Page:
The best way to experience the life of an ordinary Maldivian is to travel to an inhabited island. Some of these islands are slightly more modern: with brightly painted house walls and harbour areas. There are also the quite fishing villages with lots of tree-shade, swings, and the traditional wooden holhuashi. A holhuashi is rather like an island-version of a gazebo, build with hollow wooden trunks tied together forming the large, bench-like seat, and often with a thatched roof. They are conveniently set up on beaches, often where the boats come in, and is a place where islanders wind off after a dayís work, exchanging news, telling stories, playing cards, and listening to local radio.
Fishing, agriculture, and fish related manufacturing is what most people in the islands do for work while some go away to find jobs in tourism and trading. Some islands are also good places to buy local handcrafts.
It is a typical island custom that everyone finish their work by late afternoon, take their daily showers or bath near their wells, dress the children in fresh clothes and go for a stroll in the island, visiting friends and relatives, delivering small bowls of fresh homemade curry, or taking some time to relax at the beachside, watching the late afternoon sun while the children play around at the beach.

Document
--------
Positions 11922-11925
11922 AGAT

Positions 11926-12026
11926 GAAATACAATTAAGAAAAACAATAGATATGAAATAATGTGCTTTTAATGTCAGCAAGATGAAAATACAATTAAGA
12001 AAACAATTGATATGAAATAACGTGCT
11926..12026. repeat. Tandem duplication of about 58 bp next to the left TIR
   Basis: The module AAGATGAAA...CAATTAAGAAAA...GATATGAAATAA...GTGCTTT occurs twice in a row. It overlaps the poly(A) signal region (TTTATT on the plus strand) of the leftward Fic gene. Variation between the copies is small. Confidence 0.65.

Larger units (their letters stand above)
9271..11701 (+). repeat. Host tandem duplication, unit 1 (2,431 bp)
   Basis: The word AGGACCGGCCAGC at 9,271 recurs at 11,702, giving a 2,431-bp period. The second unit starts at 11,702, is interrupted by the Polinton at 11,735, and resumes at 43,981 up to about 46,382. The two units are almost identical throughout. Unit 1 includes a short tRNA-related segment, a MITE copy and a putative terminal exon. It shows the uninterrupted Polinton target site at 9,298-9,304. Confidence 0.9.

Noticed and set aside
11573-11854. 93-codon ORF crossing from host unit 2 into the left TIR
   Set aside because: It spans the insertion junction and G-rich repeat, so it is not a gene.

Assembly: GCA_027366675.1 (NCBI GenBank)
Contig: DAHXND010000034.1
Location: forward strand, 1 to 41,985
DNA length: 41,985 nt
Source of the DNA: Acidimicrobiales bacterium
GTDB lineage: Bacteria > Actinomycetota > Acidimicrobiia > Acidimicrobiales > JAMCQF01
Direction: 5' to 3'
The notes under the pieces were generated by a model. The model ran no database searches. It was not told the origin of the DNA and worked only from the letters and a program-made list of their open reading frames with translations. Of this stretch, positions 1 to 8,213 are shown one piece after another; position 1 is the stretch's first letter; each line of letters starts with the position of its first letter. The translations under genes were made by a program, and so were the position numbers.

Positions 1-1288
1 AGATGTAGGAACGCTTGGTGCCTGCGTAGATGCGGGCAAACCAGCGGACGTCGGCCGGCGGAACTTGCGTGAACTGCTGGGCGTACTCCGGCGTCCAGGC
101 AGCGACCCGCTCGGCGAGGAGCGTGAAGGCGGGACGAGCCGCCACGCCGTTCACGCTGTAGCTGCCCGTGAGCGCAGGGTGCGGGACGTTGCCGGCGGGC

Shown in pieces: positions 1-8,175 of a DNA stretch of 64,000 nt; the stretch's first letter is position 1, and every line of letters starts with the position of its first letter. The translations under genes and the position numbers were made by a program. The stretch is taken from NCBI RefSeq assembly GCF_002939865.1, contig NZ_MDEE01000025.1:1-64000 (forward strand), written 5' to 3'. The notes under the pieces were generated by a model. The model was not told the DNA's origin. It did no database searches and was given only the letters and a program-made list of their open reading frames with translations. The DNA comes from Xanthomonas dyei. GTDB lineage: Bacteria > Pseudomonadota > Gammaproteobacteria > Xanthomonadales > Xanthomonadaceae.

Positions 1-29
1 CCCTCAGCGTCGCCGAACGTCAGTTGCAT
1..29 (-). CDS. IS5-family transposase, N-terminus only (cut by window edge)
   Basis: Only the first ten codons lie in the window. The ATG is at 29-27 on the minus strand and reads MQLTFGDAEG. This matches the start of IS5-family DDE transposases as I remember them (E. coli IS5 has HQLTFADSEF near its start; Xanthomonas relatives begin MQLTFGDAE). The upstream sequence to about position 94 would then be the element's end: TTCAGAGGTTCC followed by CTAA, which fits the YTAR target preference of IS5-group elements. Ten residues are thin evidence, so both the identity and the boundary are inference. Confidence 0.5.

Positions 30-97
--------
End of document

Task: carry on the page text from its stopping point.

Fishing is in the Maldivian blood. It is so entwined in the lives of Maldivians that there are celebrations when a good catch is caught, and complaints when fish is scarce at our dinner tables. Maldivian fishermen wake
up to the dawn call of island roosters, collect bait in nearby reefs and start a full dayís work at the deep blue seas, using the artful pole and line method of fishing.
To experience the satisfaction of catching and cooking your own fish, a night reef fishing trip (offered by a lot of resorts) is the way to go. Your boat leaves before the sunset to find a good spot near a reef. The boat crew will show you how to use the lines, hooks, and sinkers. You will catch enough to fill your barbecue grill in about an hourís time.
After a good catch it is time to head to a deserted island to eat and celebrate. With over 1,190 islands and only few hundred being utilised, it is easy to find an uninhabited island anywhere in the Maldives.
While the fish you caught gets grilled to perfection over red hot ambers, make sure you take time to enjoy the experience of being alive on this untouched part of nature; the softness of sand that has not seen a human foot print for a long, long time, and the undisturbed sounds made by nature. Without a single light on the ground, the stars above come alive in abundance, while tiny lights of phosphorescence get washed up by the beachside with the wave. For a moment, it is as though you are floating among the stars.
A day-time trip to a desert island is an experience of its own. The raw, unspoilt vegetation surrounded by blinding beaches and dazzling sunbeam-lined waters are like a phantasm; everything feels imagined, and you are the only person in this beautiful universe.